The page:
Way back in the day, data centers used to be cold. Cold air came in, and usually in hot-aisle/cold-aisle configs, left through the back.
Power per rack was measured in a few thousand watts.
Cooling per rack could be mebbe one ton of AC. Up to two in the worst case.
Then stuff got denser. Somewhere along the line someone decided they could run their stuff at higher temperatures. This works fine for machines that are actually mostly open space (blades, sparsely populated server systems, …). It doesn’t work so well for densely populated server systems.
Inlet temps above 72F can be a problem for dense electronics. Poor airflow in a data center (e.g. no real positive pressure on inlet, no real negative (relative) pressure on outlet is a real problem.
Yet we’ve seen enough of our share of such data centers in the last 6 months that I am starting to question some of the designs I see. We might have to start actively asking customers, do you have the following conditions in your data center (and then list them), for optimal use case. If not, we’ll have to ask some defensive questions, such as, do you have inlet temperatures below 72F. Do you have positive front pressure, and negative back pressure.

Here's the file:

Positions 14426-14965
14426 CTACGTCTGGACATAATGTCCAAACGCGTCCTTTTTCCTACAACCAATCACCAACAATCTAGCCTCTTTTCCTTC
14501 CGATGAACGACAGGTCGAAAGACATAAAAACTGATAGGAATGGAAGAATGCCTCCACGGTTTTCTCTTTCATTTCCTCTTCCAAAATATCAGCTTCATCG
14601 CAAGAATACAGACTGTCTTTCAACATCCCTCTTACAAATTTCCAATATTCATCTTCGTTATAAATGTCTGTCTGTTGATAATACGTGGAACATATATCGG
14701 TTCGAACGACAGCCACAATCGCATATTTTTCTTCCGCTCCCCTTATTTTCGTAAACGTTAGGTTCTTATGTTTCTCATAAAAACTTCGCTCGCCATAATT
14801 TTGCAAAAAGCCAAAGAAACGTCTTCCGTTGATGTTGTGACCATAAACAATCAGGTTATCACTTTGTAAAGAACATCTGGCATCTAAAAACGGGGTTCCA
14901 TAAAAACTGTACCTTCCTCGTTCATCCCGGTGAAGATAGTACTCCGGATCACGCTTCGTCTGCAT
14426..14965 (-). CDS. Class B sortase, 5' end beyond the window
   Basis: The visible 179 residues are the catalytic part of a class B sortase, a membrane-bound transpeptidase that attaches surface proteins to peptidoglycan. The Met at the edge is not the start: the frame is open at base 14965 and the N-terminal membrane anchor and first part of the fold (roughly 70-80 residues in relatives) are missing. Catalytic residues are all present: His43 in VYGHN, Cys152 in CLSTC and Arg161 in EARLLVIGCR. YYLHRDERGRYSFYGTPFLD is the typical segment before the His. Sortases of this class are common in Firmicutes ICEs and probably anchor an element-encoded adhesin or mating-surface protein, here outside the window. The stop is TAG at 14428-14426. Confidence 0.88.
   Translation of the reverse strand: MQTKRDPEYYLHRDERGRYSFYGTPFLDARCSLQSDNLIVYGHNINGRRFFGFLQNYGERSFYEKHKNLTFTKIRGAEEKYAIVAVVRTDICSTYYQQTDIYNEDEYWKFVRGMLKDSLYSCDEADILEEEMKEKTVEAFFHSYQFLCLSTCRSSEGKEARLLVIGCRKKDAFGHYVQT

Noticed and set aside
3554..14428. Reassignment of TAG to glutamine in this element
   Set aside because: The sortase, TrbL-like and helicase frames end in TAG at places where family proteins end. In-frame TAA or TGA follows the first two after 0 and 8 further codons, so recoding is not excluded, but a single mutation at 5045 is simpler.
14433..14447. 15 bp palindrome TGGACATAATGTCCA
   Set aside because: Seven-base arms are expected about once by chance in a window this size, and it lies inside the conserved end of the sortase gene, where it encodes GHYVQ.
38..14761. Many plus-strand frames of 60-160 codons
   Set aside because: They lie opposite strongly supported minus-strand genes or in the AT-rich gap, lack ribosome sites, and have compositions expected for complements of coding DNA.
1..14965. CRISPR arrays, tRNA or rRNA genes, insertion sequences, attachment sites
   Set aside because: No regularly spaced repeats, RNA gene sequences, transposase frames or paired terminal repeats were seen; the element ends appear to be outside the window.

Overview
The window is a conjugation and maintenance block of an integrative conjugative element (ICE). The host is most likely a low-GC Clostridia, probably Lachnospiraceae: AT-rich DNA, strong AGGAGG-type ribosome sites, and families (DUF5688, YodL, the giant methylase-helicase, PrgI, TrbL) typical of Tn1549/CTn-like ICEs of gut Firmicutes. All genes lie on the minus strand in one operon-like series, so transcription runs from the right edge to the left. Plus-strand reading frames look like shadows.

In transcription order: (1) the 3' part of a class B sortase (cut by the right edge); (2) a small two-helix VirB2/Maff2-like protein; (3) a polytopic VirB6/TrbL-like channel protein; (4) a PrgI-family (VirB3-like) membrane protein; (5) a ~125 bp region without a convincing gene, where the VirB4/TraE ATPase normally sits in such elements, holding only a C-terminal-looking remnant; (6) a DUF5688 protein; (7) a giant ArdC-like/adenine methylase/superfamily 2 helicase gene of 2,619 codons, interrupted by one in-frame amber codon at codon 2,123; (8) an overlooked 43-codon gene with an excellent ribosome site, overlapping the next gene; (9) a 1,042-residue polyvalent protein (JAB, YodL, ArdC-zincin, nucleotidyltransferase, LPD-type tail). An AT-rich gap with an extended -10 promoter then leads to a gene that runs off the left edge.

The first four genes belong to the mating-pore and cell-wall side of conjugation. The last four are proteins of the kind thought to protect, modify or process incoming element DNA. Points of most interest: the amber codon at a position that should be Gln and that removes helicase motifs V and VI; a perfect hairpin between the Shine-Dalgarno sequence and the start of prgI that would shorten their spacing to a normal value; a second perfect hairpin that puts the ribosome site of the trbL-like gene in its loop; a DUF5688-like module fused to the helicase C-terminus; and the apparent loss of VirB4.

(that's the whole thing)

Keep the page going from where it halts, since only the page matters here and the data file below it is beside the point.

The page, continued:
We’ve seen crashes we have been able to attribute to over temperature offload processors in units. We just have to convince the customers that this is a bad thing, and that they want to make sure their data center includes the ability to keep sensitive electronics cool.
Because boxes are only going to get denser, cooling and airflow only going to get harder. We can change the working fluid, but most data centers aren’t set up yet for liquid handling. A shame, as it is far more power efficient to use a higher heat capacity working fluid, and move less of it per unit time.
We could always dunk everything in oil, or in flourinert, or something like that. But liquid handling, good liquid handling, is not cheap, and if you get it wrong, it fries lots of stuff.
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